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Black Trumpet Salt and Kate's Farinata

Black Trumpets (Craterellus fallax) can be hard fungi to find, but they are choice edibles not easily mistaken for anything else. For this reason, I include them on my list of good species for novice foragers. I came across them for the first time this year. As these are delicate little mushrooms and I only collected about ¼ pound, I decided to forego my usual pan-fried taste test and head straight to a recipe: Black Trumpet salt (Photo 1). The result is very nice on eggs, and I found it particularly good on a treat I make regularly: farinata. I’ve included that recipe here as a bonus.

Photo 1: Black Trumpet salt.

Most of the Trumpet Salt recipes I found said to use equal parts by weight of mushrooms and coarse salt. I measured them out and here’s what it looked like (Photo 2). To me, that looked like WAY too much salt for the volume of mushrooms and I used less than half that in the end. I’d use even less next time and am suggesting a ratio of 3:1 for this recipe. A mushroom-expert friend told me to “measure with your heart”, and so that’s the advice I pass on to you!

Photo 2: Equal amounts (by weight) of Black Trumpets and coarse salt. I felt that was too salt-heavy and used less than half that amount in the end.

Black Trumpet Salt

4oz (113 grams) Black Trumpet mushrooms, brushed clean of debris

About 1.3 oz (~38 grams) coarse salt (I suggest a 3:1 mushroom-to-salt ratio, but ‘measure with your heart’)

Chop Trumpets finely in a blender or food processor and add salt. Blend until well combined. The result will be a sort of lumpy paste. Spread on a baking sheet and place in the oven at the lowest setting (I did mine at 170F; you could also use a dehydrator). Check the salt every hour, stirring it around and breaking up any clumps so you don’t end up with one solid mass. Continue until thoroughly dry (mine took four hours). Bottle and enjoy!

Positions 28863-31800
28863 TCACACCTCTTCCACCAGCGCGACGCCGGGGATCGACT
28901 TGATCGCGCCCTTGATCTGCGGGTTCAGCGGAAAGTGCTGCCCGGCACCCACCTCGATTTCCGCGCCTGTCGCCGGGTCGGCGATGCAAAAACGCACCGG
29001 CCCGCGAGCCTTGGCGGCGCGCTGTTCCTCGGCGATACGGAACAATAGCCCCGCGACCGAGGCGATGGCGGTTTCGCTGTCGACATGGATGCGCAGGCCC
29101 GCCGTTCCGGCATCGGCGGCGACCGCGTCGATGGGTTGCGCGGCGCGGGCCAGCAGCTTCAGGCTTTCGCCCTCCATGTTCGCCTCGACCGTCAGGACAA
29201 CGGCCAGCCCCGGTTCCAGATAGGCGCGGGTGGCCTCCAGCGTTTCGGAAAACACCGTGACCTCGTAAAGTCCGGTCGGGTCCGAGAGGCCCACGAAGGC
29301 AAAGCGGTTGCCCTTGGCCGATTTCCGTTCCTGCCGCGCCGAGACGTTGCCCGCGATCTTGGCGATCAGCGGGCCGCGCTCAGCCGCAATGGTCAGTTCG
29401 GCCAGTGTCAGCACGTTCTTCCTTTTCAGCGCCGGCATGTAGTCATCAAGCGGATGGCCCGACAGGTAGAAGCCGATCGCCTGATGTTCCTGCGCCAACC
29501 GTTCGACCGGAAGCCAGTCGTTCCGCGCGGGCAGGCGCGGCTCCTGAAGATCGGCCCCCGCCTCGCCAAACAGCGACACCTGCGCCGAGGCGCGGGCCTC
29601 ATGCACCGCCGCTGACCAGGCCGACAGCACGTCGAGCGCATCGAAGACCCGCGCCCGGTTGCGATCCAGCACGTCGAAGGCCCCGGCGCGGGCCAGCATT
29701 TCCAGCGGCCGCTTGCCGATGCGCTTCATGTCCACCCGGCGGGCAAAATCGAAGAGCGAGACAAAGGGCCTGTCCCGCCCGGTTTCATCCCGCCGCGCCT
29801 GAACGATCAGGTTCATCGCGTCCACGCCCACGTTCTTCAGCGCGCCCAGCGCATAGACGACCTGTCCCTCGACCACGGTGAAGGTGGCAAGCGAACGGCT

Kate’s Farinata with Dried Onions and Black Trumpet Salt

1 cup chickpea flour

1 1/3 cup water

3 tbsp olive oil, divided

½ tsp table salt

2 tbsp onion flakes (or to taste)

½ tsp Black Trumpet salt (or to taste)

Put water in a bowl and slowly add chickpea flour, whisking as you go. Set mixture aside for at least an hour (I typically mix this up in the morning and leave it sit until I make my farinata in the evening).

Preheat oven to 450F. Add 1½ tbsp olive oil and ½ tsp table salt to the chickpea flour mixture and whisk well. Add 1½ tbsp olive oil to an 8” or 10” cast iron pan and place on the stovetop over medium heat. Once the oil is hot, pour in the chickpea mixture and allow to cook for a few minutes until it starts to bubble and the edges start to brown. Do not stir. (I break any big bubbles with a toothpick). Once it starts bubbling, sprinkle onion flakes and Black Trumpet salt over the top.

Remove the pan from the stovetop and put it into the oven. Cook for 30-35 minutes or until golden brown and cooked all the way though (Photo 3). (I use an 8” pan; check it a bit earlier if using a 10” pan). Cut into wedges and enjoy! This is best when it’s warm and crispy but is still OK the following day.

Pro tip: You can use the farinata recipe with any topping: thinly-sliced onions, cooked wild mushrooms, blanched stinging nettle, or blue cheese are some of my favourites!

Photo 3: Farinata with dried onions and Black Trumpet salt.

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